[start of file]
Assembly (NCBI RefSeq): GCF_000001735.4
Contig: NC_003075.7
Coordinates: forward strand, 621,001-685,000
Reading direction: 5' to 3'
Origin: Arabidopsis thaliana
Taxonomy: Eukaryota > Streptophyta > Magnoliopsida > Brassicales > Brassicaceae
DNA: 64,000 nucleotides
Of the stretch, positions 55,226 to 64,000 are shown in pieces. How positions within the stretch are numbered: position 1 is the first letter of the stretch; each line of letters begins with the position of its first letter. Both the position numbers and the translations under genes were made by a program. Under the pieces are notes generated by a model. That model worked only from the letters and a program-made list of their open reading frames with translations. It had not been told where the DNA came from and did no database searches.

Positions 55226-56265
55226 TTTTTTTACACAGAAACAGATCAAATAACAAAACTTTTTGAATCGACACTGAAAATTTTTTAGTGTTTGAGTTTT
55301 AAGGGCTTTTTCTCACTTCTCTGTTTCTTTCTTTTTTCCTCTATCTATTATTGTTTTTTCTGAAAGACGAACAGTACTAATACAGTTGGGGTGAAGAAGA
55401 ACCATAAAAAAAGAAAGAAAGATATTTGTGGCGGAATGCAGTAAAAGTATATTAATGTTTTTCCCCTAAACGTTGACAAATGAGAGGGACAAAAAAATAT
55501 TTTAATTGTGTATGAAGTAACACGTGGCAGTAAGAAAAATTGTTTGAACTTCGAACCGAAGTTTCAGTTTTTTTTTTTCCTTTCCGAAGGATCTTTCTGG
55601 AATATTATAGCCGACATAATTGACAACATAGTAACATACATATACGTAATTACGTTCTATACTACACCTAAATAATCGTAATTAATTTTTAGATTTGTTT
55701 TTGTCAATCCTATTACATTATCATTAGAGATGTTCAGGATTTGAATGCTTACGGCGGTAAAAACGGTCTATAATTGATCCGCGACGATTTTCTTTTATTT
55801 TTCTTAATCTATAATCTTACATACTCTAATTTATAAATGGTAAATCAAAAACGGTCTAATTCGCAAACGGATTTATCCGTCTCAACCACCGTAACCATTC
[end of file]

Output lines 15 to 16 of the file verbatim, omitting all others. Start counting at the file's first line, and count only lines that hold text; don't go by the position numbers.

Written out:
55701 TTGTCAATCCTATTACATTATCATTAGAGATGTTCAGGATTTGAATGCTTACGGCGGTAAAAACGGTCTATAATTGATCCGCGACGATTTTCTTTTATTT
55801 TTCTTAATCTATAATCTTACATACTCTAATTTATAAATGGTAAATCAAAAACGGTCTAATTCGCAAACGGATTTATCCGTCTCAACCACCGTAACCATTC